"America’s best novelist" (The Denver Post) and "the reigning champ of nostalgia noir" (The New York Times Book Review) introduces his most evil character yet in the 20th thriller in the best-selling Dave Robicheaux series.
A New York Times best-selling author many times over, James Lee Burke is a two-time Edgar Award-winner whose every book is cause for excitement, especially those in the wildly popular Dave Robicheaux series.
In Light of the World, sadist and serial killer Asa Surrette narrowly escaped the death penalty for the string of heinous murders he committed while capital punishment was outlawed in Kansas. But following a series of damning articles written by Dave Robicheaux’s daughter Alafair about possible other crimes committed by Surette, the killer escapes from a prison transport van and heads to Montana - where an unsuspecting Dave happens to have gone to take in the sweet summer air, accompanied by Alafair, his wife Molly, faithful partner Clete, and Clete’s newfound daughter, Gretchen Horowitz, whom listeners met in Burke’s most recent best seller Creole Belle.
"James Lee Burke remains the heavy weight champ," says New York Times best-seller Michael Connelly, "a great American novelist whose work...is unsurpassed." The master proves it once again with this harrowing novel that examines the nature of evil and pits Dave Robicheaux against the most diabolical villain he has ever faced.
©2013 James Lee Burke (P)2013 Simon & Schuster
I believe a reviewer should finish a book before submitting a review. What do you think?
The bobsy twins from homocide are certainly back. Other reviewers have outlined the overall plot so I'll focus on the strengths and weaknesses of this book. As always this book has the beautiful poetic moving style of JLB's writing. I've enjoyed almost every book from this author and his latest doesn't disappoint.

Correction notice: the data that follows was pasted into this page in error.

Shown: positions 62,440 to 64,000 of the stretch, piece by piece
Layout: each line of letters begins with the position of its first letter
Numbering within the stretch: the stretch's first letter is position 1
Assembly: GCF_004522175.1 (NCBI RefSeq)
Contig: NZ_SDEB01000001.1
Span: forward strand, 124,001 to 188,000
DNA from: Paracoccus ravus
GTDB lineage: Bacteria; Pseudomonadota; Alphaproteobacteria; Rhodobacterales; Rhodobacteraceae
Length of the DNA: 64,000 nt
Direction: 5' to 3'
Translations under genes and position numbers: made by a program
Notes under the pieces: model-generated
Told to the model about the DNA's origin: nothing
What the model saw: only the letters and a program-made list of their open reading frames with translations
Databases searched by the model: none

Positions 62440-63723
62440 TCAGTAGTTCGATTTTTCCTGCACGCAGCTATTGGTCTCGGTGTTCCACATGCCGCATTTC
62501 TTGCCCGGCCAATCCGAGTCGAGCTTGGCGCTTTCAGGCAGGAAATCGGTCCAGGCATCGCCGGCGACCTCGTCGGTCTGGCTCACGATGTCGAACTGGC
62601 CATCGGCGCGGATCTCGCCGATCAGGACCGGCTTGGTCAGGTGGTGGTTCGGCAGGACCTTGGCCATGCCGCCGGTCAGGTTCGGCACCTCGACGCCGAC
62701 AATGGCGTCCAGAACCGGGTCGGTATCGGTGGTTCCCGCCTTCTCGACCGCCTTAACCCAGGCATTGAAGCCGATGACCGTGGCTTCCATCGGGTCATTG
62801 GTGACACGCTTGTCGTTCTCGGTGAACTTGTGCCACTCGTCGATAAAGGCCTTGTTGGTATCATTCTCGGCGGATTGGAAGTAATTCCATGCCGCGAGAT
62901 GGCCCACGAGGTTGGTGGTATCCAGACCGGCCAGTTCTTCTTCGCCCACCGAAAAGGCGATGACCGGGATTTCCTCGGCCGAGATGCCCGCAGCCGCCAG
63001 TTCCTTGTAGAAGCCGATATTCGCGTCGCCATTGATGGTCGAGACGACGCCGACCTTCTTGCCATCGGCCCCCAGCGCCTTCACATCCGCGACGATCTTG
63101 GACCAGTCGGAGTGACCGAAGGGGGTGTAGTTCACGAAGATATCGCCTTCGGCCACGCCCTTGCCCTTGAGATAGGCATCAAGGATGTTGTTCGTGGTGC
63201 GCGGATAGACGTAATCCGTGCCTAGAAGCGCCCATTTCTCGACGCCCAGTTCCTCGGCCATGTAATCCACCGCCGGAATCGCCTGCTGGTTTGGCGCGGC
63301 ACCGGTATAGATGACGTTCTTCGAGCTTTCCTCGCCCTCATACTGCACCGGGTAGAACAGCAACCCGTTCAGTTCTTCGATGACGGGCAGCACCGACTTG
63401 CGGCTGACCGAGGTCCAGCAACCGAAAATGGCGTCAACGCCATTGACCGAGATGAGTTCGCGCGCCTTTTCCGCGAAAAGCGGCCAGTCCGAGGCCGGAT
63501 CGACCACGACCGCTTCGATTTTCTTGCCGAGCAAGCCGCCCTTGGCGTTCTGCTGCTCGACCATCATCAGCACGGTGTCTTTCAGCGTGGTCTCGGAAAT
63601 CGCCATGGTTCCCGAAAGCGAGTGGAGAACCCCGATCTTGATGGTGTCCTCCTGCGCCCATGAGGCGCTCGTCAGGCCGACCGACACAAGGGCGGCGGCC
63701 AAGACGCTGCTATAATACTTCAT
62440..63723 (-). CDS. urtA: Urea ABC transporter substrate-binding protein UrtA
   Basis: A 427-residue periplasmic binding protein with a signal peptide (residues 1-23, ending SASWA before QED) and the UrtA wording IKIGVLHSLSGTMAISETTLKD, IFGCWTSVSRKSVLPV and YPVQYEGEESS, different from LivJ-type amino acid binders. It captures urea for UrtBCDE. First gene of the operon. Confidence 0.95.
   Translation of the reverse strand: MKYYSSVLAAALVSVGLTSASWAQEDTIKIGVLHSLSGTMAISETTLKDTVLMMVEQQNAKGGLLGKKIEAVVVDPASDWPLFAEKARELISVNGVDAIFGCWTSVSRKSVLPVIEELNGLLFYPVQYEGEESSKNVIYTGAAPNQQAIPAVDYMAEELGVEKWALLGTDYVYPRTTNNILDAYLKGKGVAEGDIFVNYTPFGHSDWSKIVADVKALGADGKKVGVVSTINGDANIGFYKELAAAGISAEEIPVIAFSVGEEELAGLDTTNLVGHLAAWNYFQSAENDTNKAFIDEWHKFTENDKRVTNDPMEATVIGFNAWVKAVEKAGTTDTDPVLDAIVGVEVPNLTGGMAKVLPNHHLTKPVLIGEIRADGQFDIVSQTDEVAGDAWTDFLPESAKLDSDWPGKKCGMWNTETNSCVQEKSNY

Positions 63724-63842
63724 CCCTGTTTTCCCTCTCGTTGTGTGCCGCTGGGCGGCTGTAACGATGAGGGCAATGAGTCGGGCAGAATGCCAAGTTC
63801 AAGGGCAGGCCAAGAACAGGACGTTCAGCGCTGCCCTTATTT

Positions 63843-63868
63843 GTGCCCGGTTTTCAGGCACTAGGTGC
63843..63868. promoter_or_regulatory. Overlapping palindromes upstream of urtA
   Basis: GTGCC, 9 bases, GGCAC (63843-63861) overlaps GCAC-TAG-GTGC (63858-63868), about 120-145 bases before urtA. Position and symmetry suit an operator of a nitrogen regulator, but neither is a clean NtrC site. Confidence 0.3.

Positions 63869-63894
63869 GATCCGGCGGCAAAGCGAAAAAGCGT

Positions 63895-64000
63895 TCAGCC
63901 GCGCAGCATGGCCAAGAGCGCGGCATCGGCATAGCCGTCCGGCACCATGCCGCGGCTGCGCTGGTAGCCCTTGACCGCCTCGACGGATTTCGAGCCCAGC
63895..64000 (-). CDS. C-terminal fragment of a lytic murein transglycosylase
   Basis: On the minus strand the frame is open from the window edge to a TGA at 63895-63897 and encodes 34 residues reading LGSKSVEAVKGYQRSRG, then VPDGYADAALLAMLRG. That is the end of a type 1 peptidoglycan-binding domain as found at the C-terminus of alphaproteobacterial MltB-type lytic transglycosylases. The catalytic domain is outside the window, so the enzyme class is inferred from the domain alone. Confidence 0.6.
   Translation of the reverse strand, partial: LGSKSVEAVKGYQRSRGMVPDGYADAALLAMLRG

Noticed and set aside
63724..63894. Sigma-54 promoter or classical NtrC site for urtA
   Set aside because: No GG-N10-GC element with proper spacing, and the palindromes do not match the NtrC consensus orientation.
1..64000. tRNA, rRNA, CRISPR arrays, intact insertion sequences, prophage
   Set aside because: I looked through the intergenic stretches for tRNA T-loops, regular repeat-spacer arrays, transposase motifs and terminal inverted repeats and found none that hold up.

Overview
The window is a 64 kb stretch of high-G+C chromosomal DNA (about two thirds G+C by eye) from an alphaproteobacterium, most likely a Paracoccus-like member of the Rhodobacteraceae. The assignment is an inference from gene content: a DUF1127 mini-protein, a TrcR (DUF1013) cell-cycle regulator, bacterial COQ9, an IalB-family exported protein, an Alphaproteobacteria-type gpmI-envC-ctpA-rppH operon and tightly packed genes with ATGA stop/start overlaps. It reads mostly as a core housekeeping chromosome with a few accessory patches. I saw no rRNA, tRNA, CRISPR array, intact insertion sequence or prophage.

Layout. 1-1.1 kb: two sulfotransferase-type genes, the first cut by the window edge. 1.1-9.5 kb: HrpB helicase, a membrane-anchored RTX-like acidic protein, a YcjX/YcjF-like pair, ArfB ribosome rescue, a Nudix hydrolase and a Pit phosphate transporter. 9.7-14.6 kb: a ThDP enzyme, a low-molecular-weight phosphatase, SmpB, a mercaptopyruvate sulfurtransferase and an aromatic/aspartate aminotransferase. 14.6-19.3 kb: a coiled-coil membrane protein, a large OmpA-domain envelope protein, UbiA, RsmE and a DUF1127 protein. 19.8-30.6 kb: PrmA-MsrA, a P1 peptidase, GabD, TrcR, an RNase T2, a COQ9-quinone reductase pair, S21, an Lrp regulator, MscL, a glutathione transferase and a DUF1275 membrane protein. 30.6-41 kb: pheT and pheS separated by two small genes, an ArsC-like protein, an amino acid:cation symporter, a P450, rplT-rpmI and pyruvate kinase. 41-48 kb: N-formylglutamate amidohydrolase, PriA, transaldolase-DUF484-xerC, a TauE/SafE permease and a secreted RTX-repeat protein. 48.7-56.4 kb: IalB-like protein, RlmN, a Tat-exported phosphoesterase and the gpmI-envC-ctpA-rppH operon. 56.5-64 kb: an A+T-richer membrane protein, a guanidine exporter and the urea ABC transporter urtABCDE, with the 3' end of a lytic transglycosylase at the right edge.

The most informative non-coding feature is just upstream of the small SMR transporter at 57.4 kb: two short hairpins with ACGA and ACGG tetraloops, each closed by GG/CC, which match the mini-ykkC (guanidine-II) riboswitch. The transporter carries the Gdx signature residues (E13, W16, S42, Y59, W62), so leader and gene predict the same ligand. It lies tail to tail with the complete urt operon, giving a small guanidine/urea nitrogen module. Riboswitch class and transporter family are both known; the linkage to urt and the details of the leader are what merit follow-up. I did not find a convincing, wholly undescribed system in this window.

The bad guys are truly scary and evil. There is one character who moves between good and evil and sane and insanity; his presence in the book is profound.
The plot kept my interest I didn't want to put it down. However I can't say I was sad when it ended either.
The character that is Clete's daughter, Gretchen, I found a bit annoying and unrealistic at times. Although as we all know, Will Patton has such amazing talent however I felt he was not really comfortable with Gretchen's character and unfortunately this was evident throughout the book.
Nonetheless overall this was a terrific mystery adventure story. I'm looking forward to Dave and Clete's next.
" I have my mind... & a mind needs books as a sword needs a whetstone, if it is to keep its edge." -T.L.
James Lee Burke writes in his usual poetic literary form that paints a vivid & authentic picture in ur mind like a painter on a white canvas while Will Patton, who I believe is the ONLY voice of the series does an amazing job as always creating a distinct voice for every character. The last book 'Creole Belle' is one of my favorite books in the series although I was forced to either listen to an abridged version of books before 'Crusaders Cross' to listen for Patton narration or read the hard copy, because I refuse to listen to Mark Hammer & his monotone voice that literally puts me to sleep. I'm not from the south, & Hammer could very well have a great southern voice but its the only 1 voice he uses for every character.